- October 23, 2020
- 7:00 pm
(US Pacific Time)
Pay What You Can
We are currently offering conversation events like this one for free to keep them accessible during these times, but we would normally charge $20 to attend this event. This helps us offset the costs of event production. We ask that you pay what you can to help keep our events accessible to all.
Please Note: This live online conversation was recorded on our CIIS Public Programs YouTube Channel. It is also available on our podcast.
Psychedelic-assisted psychotherapy is on track to be the next breakthrough in mental health care. The last decade has seen a renaissance in the field of psychedelic science—moving it from the fringes of the scientific world to the mainstream with startling speed, legitimizing the medical potential of psychedelic drugs. Within the next decade, we are likely to have multiple psychedelic-assisted therapies approved in the US, Europe, and in many countries around the world for the treatment of various mental health conditions. As psychedelic therapy treatment success stories continue to emerge, and new scientific evidence from clinical trials shows positive results, more patients will be asking for these treatments. In the coming years, we could see psychedelic therapy used in new treatment centers, psychiatric hospitals, privately owned clinics, as well as with independent practitioners.
Rick Doblin, founder and executive director of the Multidisciplinary Association for Psychedelic Studies (MAPS), has been a relentless advocate for developing legal contexts for the beneficial uses of psychedelics for decades and continues to be at the forefront of psychedelic-assisted treatment of PTSD, depression, and mental illness.
Join licensed psychotherapist and CIIS assistant professor Gisele Fernandes for a fascinating conversation with Rick on the future of psychedelic-assisted psychotherapy. Diving into his vast knowledge of the science of psychedelics, Rick discusses how drugs such as LSD, psilocybin, and MDMA affect your brain. He shares how, when paired with psychotherapy, psychedelics could change the way we treat PTSD, depression, substance abuse, and more.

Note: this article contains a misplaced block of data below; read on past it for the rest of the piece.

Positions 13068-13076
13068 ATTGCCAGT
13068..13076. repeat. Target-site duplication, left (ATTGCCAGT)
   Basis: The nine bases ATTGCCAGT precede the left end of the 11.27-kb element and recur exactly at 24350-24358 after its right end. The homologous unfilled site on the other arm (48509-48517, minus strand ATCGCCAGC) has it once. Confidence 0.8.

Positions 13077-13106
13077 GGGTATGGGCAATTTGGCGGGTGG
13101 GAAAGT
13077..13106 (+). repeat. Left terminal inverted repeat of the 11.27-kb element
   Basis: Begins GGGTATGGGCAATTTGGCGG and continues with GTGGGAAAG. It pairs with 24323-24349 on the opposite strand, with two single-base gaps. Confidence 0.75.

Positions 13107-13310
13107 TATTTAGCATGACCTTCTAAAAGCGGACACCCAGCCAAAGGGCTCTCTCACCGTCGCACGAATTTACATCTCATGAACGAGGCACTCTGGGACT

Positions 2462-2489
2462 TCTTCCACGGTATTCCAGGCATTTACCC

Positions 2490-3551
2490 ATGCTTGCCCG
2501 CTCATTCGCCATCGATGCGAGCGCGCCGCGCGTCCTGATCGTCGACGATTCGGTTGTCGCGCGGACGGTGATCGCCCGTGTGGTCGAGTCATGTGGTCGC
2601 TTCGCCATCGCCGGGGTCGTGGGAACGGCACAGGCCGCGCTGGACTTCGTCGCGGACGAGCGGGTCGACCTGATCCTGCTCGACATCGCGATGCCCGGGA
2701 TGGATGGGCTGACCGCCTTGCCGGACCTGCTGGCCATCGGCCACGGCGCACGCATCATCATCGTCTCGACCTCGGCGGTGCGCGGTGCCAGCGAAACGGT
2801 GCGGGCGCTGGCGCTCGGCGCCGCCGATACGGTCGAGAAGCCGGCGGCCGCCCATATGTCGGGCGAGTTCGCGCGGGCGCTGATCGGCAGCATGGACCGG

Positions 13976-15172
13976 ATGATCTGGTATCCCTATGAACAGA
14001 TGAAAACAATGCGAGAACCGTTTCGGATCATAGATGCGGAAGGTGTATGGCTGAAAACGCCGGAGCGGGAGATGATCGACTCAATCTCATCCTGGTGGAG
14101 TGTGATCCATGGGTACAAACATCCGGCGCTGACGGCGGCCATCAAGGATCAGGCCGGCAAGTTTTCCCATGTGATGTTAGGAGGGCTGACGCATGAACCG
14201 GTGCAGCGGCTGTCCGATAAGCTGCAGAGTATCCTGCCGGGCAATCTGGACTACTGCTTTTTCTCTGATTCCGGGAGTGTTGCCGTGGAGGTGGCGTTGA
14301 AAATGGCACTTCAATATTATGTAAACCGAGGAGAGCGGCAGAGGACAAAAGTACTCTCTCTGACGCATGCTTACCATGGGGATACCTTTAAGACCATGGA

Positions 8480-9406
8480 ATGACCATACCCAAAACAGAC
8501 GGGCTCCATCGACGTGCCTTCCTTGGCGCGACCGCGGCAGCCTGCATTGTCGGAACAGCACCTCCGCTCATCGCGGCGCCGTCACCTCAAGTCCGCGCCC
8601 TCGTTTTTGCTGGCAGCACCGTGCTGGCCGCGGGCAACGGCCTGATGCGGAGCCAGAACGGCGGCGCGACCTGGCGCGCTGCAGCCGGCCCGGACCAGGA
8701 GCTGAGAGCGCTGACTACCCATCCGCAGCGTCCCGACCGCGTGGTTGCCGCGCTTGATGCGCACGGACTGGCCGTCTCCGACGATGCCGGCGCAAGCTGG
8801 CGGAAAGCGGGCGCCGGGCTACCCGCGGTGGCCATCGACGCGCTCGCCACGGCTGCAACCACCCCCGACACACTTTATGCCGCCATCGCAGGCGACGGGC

Discover what the future holds for psychedelic-assisted psychotherapy and the treatment of mental health.
Please note that this talk/conversation will be hosted live online and includes an audience Q&A. Instructions on how to join the conversation will be included in your event confirmation email. If you need additional assistance finding or joining the event, please email firstname.lastname@example.org.
This conversation does not promote, facilitate, or require the use of entheogens. This event and the views expressed by the presenter(s) are not a reflection of the views of California Institute of Integral Studies (CIIS), its Center for Psychedelic Therapies and Research, or the individuals employed by CIIS.
Rick Doblin, PhD, is the founder and executive director of the Multidisciplinary Association for Psychedelic Studies (MAPS). He received his doctorate in Public Policy from Harvard's Kennedy School of Government, where he wrote his dissertation on the regulation of the medical uses of psychedelics and marijuana and his Master's thesis on a survey of oncologists about smoked marijuana vs. the oral THC pill in nausea control for cancer patients. His undergraduate thesis at New College of Florida was a 25-year follow-up to the classic Good Friday Experiment, which evaluated the potential of psychedelic drugs to catalyze religious experiences. He also conducted a thirty-four year follow-up study to Timothy Leary's Concord Prison Experiment. Rick studied with Dr. Stanislav Grof and was among the first to be certified as a Holotropic Breathwork practitioner. His professional goal is to help develop legal contexts for the beneficial uses of psychedelics and marijuana, primarily as prescription medicines but also for personal growth for otherwise healthy people, and eventually to become a legally licensed psychedelic therapist. He founded MAPS in 1986, and currently resides in Boston with his wife, dog, and empty rooms from three children, one of whom is in college and two have graduated.
Gisele Fernandes-Osterhold is a licensed psychotherapist, clinical supervisor and graduate level psychology professor. Active in the mental health field for 20 years, she has extensive training and clinical experience in trauma-informed psychotherapy, using an integrative approach that is rooted in Somatic, Humanistic-Existential and Transpersonal psychologies. Being an immigrant to the United States, a woman of color and in a bicultural marriage, Gisele has developed a profound interest to multicultural issues, which has become one of the main topics of her clinical work, teaching and consulting. Gisele’s personal approach to healing is rooted in her commitment to embodied spirituality, informed by her practices of yoga, dance and indigenous traditions of her native Brazil. Besides her psychotherapy practice, Gisele serves as core faculty member at the Integral Counseling Psychology at CIIS, a mentor at the Center for Psychedelic Therapies and Research at CIIS and a clinical supervisor at the Sage Institute.